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Author: Internal Customer Services Agent

How to formulate a functional budget plan

It is not entirely uncommon for a vast number of consumers to struggle with their ability to effectively manage their monthly costs. Given the fact that many of us now manage our range of costs associated with everyday life via the means of monthly instalments, it would be fair to say we could be in a position where we are managing several rolling financial commitments at any one time. This could be anything from the cost of your car tax through to the cost of your electricity each and every month and many other things in-between. Generally speaking consumers are becoming increasingly better adapted to this way of life, given the broad spectrum of consumer markets which allow repayments to be made in this specific manner. Whereas in years gone by monthly commitments were typically restricted to purely essential living costs, such as rent and household bills, nowadays these commitments have been greatly increased. This is then coupled by the fact that consumers are able to obtain a vast number of goods by way of a monthly instalment payment. This could mean anything from clothing, games, entertainment and even socialising. A direct result of all of these gradual but consistent increases in the way in which we manage the things we need, and not to mention want, means there is a greater need than ever to ensure we manage our income effectively and with adequate planning.

Without adequate planning and considerate thought, it is not uncommon for consumers to find themselves in a difficult position financially which can then be difficult to move away from. The ability to obtain credit for goods and services means that often the temptation is there when previously this would simply not have been the case. When a consumer finds themselves in a position where their monthly outgoings effectively exceed their monthly income, there will be an immediate and urgent need to ensure action is taken. There are thankfully a number of charity based organisations which exist and offer impartial advice to consumers who are struggling to maintain their existing monthly commitments. Although not all such organisations can deal with potential creditors directly, they will instead offer tools and advice on how savings can be made and effective money management can be used going forward. For any consumers who find themselves in such a position it is key to remain calm and take adequate steps to manage the accounts in existence. This can be as simple as maintaining the channels of communication with existing creditors and providing explanation for how your financial circumstances may have changed. The point ultimately is that there are sources of support and help and communicating in an effective and open manner will assist in making your situation better.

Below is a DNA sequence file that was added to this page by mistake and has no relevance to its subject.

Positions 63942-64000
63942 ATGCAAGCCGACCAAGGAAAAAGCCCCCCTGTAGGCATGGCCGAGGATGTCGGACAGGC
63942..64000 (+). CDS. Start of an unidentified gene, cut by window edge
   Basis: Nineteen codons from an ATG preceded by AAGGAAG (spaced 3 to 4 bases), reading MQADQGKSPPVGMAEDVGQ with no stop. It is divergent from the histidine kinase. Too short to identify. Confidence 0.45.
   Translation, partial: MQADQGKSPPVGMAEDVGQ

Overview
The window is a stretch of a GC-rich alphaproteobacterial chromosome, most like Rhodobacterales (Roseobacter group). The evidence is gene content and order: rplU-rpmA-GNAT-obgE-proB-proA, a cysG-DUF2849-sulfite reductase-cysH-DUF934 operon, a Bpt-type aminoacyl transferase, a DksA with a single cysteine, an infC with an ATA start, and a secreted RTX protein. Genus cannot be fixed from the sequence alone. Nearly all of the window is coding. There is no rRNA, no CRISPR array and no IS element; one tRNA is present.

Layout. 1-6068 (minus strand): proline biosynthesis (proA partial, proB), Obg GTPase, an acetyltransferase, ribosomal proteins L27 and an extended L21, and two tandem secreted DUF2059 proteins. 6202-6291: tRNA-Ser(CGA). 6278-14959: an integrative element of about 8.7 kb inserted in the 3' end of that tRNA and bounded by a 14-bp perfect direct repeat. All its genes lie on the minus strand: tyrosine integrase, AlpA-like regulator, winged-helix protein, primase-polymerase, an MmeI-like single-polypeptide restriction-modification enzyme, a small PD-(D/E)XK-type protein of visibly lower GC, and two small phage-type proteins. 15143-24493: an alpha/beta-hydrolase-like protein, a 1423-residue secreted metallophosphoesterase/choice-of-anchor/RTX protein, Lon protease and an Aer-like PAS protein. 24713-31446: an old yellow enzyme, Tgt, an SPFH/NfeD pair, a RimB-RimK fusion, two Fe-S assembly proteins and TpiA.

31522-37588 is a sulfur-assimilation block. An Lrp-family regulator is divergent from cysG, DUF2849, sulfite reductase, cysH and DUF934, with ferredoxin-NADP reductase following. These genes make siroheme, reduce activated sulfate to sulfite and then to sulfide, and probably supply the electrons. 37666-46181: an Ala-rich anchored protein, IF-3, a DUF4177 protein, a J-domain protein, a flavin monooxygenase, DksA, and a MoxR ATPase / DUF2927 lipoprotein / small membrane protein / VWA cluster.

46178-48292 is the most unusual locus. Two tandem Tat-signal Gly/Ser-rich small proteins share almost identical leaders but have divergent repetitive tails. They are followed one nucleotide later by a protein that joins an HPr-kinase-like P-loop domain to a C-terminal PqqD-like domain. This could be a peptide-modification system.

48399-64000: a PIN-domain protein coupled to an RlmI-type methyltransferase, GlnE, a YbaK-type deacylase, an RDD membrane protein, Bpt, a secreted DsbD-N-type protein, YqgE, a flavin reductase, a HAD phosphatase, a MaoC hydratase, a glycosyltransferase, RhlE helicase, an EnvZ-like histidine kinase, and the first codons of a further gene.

One of the most straight forward and accurate ways of managing your money effectively, and in doing so avoiding the need to seek external support and advice, is through the use of a monthly budgeting plan. For consumers who are paid on a weekly or fortnightly basic this can be broken down accordingly. A budget is a very simple tool which can not only help you plan in advance of upcoming costs but also effectively manage your costs throughout the calendar month. These two points are fundamental in money management and will allow peace of mind that all costs are being looked after by your income as required. Realistically it would be sensible to refresh and update budget plans on a monthly basis as the costs linked to one month may increase or decrease depending on the time of year. Take for example when the cost of an insurance policy is due, or it is a family or friends birthday that given month.

In order to complete an effective budget you will need to be accurate and honest in your listing of monthly costs. This means accounting for all costs which are regular or otherwise. Regular costs are likely to include but will not be exclusive to, rent, household bills, food and travel. Given all that we have discussed it will not be surprising that many of us also have a range of additional costs to account for also. This could be anything from current financial agreements to monthly costs for insurance or road tax. Once all costs, small or large, have been accounted for, it is important to understand the total amount and where these repayments will be made throughout the month. Noting this will help to ensure you understand where and when money will be leaving your account as the month progresses. The final step is to compare the total cost of your expenses to that of your total income. This final step will allow you to clearly understand the amount which is deemed as completely spare and disposable to you in any given month. This disposable income is an incredibly important figure as it will not only allow you to do any additional spending you wish to do, say for leisure, but also keep you informed as to whether any new financial commitments would be suitable and affordable.